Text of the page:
My four-year-old daughter, Ellie has this incredible talent of connecting with people. She does this thing where she asks her people about themselves, until she can say with happy conviction, “We are twins in that way, I love ______ too!” Everyone adores Ellie because Ellie finds something to adore in everyone.

She’s amazing.

When we went to her Pre-K parent teacher conference her teacher talked about a few academics she could work on, like calling rectangles “building blocks”  and skipping the numbers “16” and “18” when counting to 20.

Then Ellie’s teacher smiled and said, “But here’s the thing that is so fascinating about Ellie; she doesn’t need a group. Most kids make a friend and then cling to them and can’t be brave without them. Ellie is friends with just about everybody, yet she can function in a group or be on her own perfectly fine. She’s just herself all the time”.

I love that about her.

On top of being the little girl who calls rectangles “building blocks” Ellie is also a big sister to Sam.

My son, Sam, is two years old and is completely rough and muddy-cheeked. He dubbed himself “half-man, half-baby” as soon as he learned to talk. I have never met a more physical person in all my life. He loves conquering things. He’s amazing at stuff and happens to be enormous for a two year old. Kids typically think he’s a four-year old despite his obvious baby face and lack of four year old etiquette.

Being mistaken for a much older child comes with it’s fair share of challenges and disagreements. The thing about two-year-olds is that they don’t have the ownership concept down yet. Sam will just walk up to a group of kids in a sand box and take their shovel.

Not cool.

Sam gets defensive when a big kid comes and takes that shovel back… shoot, sometimes misunderstandings end up in pushing matches. If Sam is met with hostility,  hostility will be returned ten fold. Sam never backs down from a fight, no matter how big his opponent.

Sam gets excluded a lot. It’s only natural to assume he’s a bully. When in actuality, he is just a really large two-year-old.

My first reaction was to scold Sam for being offensive, then go to the child who was now excluding Sam from the activity or group and explain how Sam was only two and just learning.  I would tell the other kids that it would be nice if they would include Sam.

That worked okay I guess, it did stop the fighting but they still didn’t want to be friends. Kids ignored him.

I found myself having to explain Sam to people everywhere we went, and all the while, Ellie had made “a new best friend” and was playing happily.

Then one day, I explained Sam to Ellie. I told her about what was happening to Sam when he tried to “play” with other kids. I asked her if there was anything she could do to help.

That’s right, I went to my four-year-old for help.

I didn’t really expect much to change but things did change. Ellie stuck with Sam everywhere he went. She tagged along as she proclaimed to new friends, “We are twins in that way!” She was also there with Sam when the big kids got frustrated with his two year old antics.mothers prayer

I listened from a discreet distance as Ellie said things like, “Don’t be mean to my brother, he is just two and he is my friend”. The kids around her always seem to have the same response, “Wow, he is a big two year old!” Then they turn to Sam and say, “How old are you?”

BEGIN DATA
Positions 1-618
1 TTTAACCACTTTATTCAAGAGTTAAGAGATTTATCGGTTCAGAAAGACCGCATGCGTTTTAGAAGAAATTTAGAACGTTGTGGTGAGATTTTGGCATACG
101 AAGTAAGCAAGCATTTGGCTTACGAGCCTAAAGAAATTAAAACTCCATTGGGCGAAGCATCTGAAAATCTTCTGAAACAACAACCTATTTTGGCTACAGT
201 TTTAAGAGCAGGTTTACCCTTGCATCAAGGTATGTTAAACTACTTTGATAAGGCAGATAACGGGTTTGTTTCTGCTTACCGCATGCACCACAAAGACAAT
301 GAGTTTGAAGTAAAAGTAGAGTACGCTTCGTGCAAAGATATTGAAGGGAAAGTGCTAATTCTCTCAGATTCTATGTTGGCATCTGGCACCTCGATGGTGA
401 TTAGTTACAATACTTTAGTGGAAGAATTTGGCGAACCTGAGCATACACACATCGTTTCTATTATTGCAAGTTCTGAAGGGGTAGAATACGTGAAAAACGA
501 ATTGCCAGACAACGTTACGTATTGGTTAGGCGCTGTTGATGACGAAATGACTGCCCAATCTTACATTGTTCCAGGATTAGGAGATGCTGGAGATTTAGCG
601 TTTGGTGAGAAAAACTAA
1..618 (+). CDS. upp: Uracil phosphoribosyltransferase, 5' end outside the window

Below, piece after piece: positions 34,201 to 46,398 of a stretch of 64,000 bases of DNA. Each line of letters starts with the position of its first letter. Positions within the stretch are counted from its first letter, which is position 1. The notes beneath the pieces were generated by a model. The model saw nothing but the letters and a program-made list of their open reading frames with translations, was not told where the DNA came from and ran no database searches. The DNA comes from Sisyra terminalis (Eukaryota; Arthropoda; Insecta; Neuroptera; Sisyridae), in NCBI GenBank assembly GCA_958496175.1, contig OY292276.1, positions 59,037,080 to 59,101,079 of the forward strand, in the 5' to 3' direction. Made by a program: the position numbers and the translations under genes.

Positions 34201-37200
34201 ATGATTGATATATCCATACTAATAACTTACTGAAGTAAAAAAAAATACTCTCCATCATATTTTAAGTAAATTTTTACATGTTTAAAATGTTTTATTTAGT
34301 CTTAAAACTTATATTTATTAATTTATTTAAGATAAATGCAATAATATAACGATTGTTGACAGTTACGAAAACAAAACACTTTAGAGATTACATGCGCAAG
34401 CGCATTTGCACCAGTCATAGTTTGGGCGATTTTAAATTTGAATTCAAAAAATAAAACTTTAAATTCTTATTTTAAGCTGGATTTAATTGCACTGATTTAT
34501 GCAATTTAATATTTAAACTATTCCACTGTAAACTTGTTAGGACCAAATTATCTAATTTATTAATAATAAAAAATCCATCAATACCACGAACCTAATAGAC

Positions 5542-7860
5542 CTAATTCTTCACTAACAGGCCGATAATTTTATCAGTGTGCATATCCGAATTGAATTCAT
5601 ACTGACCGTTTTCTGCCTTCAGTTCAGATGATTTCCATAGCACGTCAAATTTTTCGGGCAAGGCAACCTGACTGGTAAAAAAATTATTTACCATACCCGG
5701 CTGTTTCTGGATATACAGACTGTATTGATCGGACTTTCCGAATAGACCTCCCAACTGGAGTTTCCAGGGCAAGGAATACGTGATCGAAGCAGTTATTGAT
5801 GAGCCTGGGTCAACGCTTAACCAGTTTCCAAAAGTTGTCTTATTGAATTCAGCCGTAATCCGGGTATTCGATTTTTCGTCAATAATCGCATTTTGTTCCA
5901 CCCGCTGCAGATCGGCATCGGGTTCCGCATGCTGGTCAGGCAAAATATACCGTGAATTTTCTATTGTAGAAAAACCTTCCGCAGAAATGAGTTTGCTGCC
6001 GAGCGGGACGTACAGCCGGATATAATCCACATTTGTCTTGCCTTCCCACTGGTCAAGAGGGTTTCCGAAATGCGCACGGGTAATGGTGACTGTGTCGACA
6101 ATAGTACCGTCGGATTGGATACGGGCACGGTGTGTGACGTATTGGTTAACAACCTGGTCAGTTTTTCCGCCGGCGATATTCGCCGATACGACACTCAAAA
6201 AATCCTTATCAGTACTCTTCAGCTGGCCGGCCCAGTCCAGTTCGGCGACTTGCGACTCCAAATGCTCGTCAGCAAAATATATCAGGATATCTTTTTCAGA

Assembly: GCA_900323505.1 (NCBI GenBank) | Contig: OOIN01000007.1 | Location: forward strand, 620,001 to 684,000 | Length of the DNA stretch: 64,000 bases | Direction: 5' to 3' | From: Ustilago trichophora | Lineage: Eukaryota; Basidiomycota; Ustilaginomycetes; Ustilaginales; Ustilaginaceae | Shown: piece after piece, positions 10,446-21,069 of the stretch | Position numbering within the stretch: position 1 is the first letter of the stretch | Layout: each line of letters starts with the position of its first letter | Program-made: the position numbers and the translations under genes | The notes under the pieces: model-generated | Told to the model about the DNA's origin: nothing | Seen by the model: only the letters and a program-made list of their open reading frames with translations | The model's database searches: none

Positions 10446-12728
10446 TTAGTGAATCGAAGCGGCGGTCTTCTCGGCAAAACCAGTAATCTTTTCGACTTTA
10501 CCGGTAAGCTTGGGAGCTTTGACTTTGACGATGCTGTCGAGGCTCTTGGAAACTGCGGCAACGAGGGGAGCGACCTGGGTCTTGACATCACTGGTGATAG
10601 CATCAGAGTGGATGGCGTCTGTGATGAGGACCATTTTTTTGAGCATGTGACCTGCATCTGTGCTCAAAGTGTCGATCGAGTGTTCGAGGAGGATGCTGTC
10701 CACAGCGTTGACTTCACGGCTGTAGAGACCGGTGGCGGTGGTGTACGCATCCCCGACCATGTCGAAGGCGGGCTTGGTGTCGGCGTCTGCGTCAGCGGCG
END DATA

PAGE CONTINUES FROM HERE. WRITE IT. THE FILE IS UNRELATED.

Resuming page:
“Two” he says.

Usually they just keep playing together as a group. Sam is included and I marvel at my offspring once again.

Sometimes the kids don’t want to play with a big two year old despite Ellie’s request to “be nice”. The times the kids are just being hurtful, Ellie has started saying, “Look, if you can’t be nice to my brother, I’m not playing anymore”. And then she won’t. She’ll grab Sam’s hand and say, “let’s go Sam”.

I love that. I love them together. I know some might think to themselves, “Well, he needs to learn to take care of himself” or “Stop coddling him” or something like that.

But I don’t think that’s what we’re doing here. I think the feelings of being excluded and friendless are far worse than feelings of being protected and loved by your sibling. I think having someone insist on your inclusion is far less emotionally scarring then being dubbed the “monster” in every child’s game of chase.

I also think Ellie’s gift for connection is being channeled in the best possible way. Isn’t it great to have another incredible person in the world who is unafraid to stand up for injustices? Then practice mercy and inclusion rather than fear and exclusion?

I know Sam and I are grateful for her goodness.

Imagine how powerful it would have been for you to have somebody there for you on your worst day. Maybe you were lucky enough to have had someone there for you when you needed it most. Do you wish they wouldn’t have been there to be your friend? To stick up for you?

Of course not.

Often, we credit them for our survival… saying things like, “I don’t know what I would have done without you” or “I couldn’t have made it through ____ without you”.

I’m impressed with the new depth of Ellie and Sam’s friendship and the carry over of love that has come to our home. Ellie seems to be more patient when Sam steals her Barbie and Sam seems to be more eager to be kind.

Sam has become softer, less defensive and more likely to say, “We’re twins in that way!”

I think it will make all the difference.

Written by Kristin

Kristin is mother, social worker, wife and writer. She believes in second chances and in the power of picture books. She is also the co-author (with Brian) of the upcoming children's book, Candy Monster.

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